Since we could all use more wholesome content, we compiled another gallery of things we think will make you smile. Even if you don't think you need it, you do. Trust us. Click here for more wholesome content!
With or without hair, with extremely dark skin or a unique look as a result of rare disease, these amazing women have managed to glow all over social media platforms and to challenge traditional beauty standards. During this year, these women have documented their journey for self love and didn't let their unique look to make them feel less confident.
When you sit on Santa’s lap what do you ask for? A puppy? Rollerskates? For grandpa to still be alive?
Well, these little girls wanted nothing more than a white Christmas. But one cannot control the weather — not yet anyway — leaving this dad, and defacto Santa Claus, out in the cold. But this isn’t the time for sitting down. This when you lace up your snow boots and get to work.
Asif Sheikk of London ordered a truck of snow to order roughly three tons of snow to a communal garden near his house to create a small patch of winter wonderland.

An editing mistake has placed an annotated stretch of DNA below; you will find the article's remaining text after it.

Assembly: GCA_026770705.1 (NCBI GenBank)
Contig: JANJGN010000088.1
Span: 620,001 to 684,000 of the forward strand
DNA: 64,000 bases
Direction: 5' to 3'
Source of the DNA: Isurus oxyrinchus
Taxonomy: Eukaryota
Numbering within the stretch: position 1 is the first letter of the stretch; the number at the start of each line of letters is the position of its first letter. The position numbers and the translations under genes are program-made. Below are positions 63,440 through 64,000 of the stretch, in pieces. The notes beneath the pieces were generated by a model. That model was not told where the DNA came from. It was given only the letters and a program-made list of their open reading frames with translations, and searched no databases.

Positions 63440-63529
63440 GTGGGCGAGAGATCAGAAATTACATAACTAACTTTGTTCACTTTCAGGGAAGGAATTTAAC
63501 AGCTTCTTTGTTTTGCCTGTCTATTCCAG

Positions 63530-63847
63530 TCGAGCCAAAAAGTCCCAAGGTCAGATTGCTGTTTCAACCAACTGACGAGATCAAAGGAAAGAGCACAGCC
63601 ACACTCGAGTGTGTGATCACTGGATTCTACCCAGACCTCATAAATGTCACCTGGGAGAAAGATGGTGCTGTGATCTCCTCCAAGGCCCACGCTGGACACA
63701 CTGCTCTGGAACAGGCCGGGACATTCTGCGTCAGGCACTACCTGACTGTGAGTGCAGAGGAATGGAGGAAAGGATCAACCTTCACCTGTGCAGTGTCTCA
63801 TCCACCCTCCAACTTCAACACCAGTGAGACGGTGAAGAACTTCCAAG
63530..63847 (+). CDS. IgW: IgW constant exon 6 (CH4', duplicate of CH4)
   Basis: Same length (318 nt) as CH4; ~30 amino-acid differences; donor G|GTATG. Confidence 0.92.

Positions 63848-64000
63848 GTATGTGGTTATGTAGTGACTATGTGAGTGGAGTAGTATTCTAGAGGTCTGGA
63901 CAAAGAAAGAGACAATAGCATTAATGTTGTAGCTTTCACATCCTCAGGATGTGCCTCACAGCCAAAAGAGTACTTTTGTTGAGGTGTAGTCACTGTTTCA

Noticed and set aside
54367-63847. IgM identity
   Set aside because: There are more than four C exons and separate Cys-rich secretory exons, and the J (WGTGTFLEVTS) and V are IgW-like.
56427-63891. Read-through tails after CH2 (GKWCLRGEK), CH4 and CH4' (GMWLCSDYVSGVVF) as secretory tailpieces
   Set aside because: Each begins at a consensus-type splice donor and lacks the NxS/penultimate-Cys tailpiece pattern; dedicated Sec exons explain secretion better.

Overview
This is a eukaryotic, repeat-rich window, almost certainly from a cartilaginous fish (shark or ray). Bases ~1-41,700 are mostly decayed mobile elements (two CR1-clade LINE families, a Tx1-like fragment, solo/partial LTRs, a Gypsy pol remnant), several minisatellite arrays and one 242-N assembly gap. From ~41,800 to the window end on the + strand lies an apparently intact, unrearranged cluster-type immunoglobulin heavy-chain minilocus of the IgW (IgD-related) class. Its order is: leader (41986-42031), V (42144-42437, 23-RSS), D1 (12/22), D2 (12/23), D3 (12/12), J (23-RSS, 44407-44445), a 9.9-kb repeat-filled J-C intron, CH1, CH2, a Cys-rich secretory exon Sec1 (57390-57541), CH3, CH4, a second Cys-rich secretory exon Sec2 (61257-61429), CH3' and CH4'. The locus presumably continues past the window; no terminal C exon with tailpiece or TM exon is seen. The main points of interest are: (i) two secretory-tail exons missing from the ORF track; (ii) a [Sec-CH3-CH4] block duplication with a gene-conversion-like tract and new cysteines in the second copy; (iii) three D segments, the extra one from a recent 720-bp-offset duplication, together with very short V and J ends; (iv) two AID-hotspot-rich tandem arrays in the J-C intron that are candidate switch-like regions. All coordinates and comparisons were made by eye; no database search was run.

"It was a bit of a race to get it all set up before the girls woke,” he told The Daily Mail. "I had to make sure my wife kept the curtains closed while I built the snowman and placed the cameras. It was a lot of effort but it was so worth it just to see their faces – they totally loved it.”
Check out the video for yourself and let your heart be warmed already.
The arm was created by Enabling the Future, which has a chapter at Sienna College in Albany, New York. For its first project the Siena e-NABLE group made an Iron Man-themed hand for 5-year-old Jack Carder in Ohio.
In this case, nine-year-old Karissa Mitchell's (who was born without a right hand and most of her wrist) mother reached out to the group on campus, Siena College's director of marketing and communications said.
"She's watched the movie at least 100 times. We sing the songs all the time. We even have a karaoke machine that's 'Frozen'-themed," said Karissa's mother. The prosthetic was built using a 3-D printer and is comprised of 30 parts (it took near 30 hours to make).
To help Karissa achieve her dream of becoming a Disney princess, the team used "a pretty transparent ice blue color filament and added snowflakes to the forearm and her name with an Elsa crown on the cuff," said Alyx Gleason, the project lead and president of Siera e-NABLE. The arm also came with an Olaf LED light source.
Anyone who is in need of an arm or hand is encouraged to reach out to Siena e-NABLE.